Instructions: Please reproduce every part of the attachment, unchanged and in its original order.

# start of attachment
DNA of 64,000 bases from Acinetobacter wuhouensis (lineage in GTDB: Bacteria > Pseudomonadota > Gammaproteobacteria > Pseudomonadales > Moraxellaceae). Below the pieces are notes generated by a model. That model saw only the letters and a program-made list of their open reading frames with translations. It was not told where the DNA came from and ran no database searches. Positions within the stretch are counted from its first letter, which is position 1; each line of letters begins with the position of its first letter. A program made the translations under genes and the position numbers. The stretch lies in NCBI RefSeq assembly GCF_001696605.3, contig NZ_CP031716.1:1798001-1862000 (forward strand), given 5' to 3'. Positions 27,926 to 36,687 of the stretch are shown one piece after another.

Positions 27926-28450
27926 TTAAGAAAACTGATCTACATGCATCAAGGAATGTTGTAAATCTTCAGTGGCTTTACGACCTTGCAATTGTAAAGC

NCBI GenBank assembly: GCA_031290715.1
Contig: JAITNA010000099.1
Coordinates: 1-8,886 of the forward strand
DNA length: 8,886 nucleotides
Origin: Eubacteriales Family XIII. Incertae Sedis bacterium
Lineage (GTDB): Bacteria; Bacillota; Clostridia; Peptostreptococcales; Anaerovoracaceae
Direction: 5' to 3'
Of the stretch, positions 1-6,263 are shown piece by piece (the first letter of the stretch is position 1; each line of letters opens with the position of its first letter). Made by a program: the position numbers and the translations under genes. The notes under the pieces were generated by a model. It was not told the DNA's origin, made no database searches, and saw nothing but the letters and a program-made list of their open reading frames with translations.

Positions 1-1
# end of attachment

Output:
DNA of 64,000 bases from Acinetobacter wuhouensis (lineage in GTDB: Bacteria > Pseudomonadota > Gammaproteobacteria > Pseudomonadales > Moraxellaceae). Below the pieces are notes generated by a model. That model saw only the letters and a program-made list of their open reading frames with translations. It was not told where the DNA came from and ran no database searches. Positions within the stretch are counted from its first letter, which is position 1; each line of letters begins with the position of its first letter. A program made the translations under genes and the position numbers. The stretch lies in NCBI RefSeq assembly GCF_001696605.3, contig NZ_CP031716.1:1798001-1862000 (forward strand), given 5' to 3'. Positions 27,926 to 36,687 of the stretch are shown one piece after another.

Positions 27926-28450
27926 TTAAGAAAACTGATCTACATGCATCAAGGAATGTTGTAAATCTTCAGTGGCTTTACGACCTTGCAATTGTAAAGC

NCBI GenBank assembly: GCA_031290715.1
Contig: JAITNA010000099.1
Coordinates: 1-8,886 of the forward strand
DNA length: 8,886 nucleotides
Origin: Eubacteriales Family XIII. Incertae Sedis bacterium
Lineage (GTDB): Bacteria; Bacillota; Clostridia; Peptostreptococcales; Anaerovoracaceae
Direction: 5' to 3'
Of the stretch, positions 1-6,263 are shown piece by piece (the first letter of the stretch is position 1; each line of letters opens with the position of its first letter). Made by a program: the position numbers and the translations under genes. The notes under the pieces were generated by a model. It was not told the DNA's origin, made no database searches, and saw nothing but the letters and a program-made list of their open reading frames with translations.

Positions 1-1